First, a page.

Tina and Leila release unique video tribute

Posted on Aug 09 2022

Rep. Christina “Tina” Sablan and Rep. Leila Fleming Staffler

Democratic gubernatorial candidate Rep. Christina “Tina” Sablan and her running mate, Rep. Leila Fleming Staffler, have released a campaign video with a different twist. The video features the Northern Marianas Democratic Party candidates singing the Commonwealth’s official anthem, “Gi Talo Gi Halom Tasi” and “Satil Matawal Pacifico” against the backdrop of beautiful scenes of Saipan, Tinian, Rota, and the Northern Islands. Wearing traditional mestiza dresses, Sablan and Staffler sing the anthem a capella.

“This music video is our tribute to the people and islands of the Marianas—to our traditions, our history, and our future,” said Sablan. “Leila and I are running for governor and lieutenant governor because we love the Marianas, and we know we can help make it a better place for everyone.”

“A lot of love went into making this video,” added Staffler. “We wanted to remind people of how blessed we are to call the Marianas our home. We think that’s something we can all agree on, regardless of politics.”

While filming for another video, the candidates discovered by chance that they both like to sing and that they harmonize well together. They also both share a special fondness for the CNMI anthem.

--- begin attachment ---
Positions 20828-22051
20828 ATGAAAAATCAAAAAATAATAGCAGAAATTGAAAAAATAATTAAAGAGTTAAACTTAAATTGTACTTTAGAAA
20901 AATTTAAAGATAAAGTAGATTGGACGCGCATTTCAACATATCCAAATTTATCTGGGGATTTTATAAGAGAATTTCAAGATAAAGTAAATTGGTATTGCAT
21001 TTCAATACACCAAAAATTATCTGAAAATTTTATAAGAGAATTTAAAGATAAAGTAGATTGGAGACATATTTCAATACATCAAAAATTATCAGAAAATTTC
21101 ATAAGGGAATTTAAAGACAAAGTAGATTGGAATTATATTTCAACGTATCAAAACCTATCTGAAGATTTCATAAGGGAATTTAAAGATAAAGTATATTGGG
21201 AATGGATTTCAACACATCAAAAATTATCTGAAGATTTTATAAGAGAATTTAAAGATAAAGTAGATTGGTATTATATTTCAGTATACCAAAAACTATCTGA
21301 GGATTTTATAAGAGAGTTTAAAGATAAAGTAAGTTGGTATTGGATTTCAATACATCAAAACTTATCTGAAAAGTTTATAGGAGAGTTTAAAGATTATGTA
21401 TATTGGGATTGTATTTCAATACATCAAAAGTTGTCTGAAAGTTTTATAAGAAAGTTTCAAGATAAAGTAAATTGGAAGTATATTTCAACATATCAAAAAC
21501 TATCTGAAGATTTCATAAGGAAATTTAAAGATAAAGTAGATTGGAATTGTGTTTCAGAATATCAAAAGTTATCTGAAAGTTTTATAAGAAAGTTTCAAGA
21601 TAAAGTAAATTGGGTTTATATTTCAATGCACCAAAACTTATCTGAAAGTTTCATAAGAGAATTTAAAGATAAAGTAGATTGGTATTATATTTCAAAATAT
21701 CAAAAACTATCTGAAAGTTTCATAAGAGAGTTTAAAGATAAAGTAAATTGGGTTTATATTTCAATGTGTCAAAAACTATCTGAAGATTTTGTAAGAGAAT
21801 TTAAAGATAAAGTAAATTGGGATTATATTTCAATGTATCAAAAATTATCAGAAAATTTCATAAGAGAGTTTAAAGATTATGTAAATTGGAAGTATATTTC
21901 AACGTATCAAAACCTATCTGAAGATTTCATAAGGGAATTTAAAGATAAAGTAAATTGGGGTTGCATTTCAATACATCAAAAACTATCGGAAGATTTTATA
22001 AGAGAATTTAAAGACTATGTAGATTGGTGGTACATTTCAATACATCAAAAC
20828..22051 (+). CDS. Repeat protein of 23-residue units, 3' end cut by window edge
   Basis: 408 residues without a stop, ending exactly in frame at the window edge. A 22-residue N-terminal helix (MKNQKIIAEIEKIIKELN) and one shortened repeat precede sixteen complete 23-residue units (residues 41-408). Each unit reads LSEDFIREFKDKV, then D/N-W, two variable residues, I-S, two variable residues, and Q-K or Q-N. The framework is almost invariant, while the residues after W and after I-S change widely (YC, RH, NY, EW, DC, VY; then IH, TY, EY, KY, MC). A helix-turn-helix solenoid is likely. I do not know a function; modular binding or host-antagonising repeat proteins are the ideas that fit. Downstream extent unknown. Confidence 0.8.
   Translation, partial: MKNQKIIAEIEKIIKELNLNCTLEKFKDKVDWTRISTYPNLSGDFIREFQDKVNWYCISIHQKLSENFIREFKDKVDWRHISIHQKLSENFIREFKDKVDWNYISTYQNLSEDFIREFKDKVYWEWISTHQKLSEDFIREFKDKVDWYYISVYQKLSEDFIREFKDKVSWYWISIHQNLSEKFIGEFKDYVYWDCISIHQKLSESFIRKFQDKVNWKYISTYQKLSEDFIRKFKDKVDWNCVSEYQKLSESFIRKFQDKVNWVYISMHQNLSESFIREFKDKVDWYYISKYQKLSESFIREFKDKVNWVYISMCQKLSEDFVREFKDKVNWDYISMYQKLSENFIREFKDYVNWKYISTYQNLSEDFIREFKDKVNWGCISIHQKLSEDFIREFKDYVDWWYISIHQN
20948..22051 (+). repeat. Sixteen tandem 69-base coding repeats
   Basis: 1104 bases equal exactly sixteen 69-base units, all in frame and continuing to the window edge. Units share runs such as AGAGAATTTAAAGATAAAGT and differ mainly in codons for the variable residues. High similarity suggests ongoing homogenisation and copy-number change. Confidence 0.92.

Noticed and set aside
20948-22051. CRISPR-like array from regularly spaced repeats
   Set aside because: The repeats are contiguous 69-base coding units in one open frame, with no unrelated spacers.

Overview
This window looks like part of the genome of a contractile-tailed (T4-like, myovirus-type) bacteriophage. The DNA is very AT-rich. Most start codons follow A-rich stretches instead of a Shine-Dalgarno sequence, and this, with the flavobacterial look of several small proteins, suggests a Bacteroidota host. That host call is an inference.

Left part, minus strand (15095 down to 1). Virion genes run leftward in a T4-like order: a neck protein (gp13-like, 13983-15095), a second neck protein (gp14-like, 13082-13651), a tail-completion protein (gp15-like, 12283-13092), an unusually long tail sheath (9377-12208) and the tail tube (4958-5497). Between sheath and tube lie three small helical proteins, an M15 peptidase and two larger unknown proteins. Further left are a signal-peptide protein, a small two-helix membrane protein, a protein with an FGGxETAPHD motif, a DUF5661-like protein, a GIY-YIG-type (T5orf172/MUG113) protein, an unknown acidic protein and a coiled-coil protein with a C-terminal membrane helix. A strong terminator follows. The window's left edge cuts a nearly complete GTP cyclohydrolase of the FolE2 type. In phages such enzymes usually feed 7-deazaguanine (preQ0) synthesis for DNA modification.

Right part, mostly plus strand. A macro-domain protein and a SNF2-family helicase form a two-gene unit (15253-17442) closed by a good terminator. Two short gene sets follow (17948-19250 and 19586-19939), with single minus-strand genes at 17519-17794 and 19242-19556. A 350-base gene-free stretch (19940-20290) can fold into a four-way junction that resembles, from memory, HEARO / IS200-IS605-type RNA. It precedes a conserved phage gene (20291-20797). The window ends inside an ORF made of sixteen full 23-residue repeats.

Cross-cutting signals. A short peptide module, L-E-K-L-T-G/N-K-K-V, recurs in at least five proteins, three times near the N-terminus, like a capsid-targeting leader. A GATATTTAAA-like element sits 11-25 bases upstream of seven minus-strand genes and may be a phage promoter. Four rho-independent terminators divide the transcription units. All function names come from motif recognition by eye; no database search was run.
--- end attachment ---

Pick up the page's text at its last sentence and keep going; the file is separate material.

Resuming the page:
“Everyone who knows me knows the anthem is my favorite song,” said Staffler.

Sablan said she used to sing the anthem whenever she felt homesick, while living away for school. “Singing it helped me feel connected to the islands and my family, despite the distance.”

The CNMI anthem is uniquely comprised of two versions, Chamorro (“Gi Talo Gi Halom Tasi”) and Carolinian (“Satil Matawal Pacifico”). According to the NMI Humanities Council, the Chamorro lyrics are believed to have been composed sometime after World War II, by brothers Jose and Joaquin Pangelinan. The Carolinian lyrics were written by David Kapileo Peter “Taulamwaar” with help from David Marciano, just before the signing of the Covenant with the United States. The songs were adopted as the official CNMI anthem on Oct. 3, 1996, with the enactment of Public Law 10-28.

To view the music video, go to the Sablan-Staffler YouTube channel, Facebook, or Instagram (@sablanstaffler), or visit www.sablanstaffler.com. (PR)

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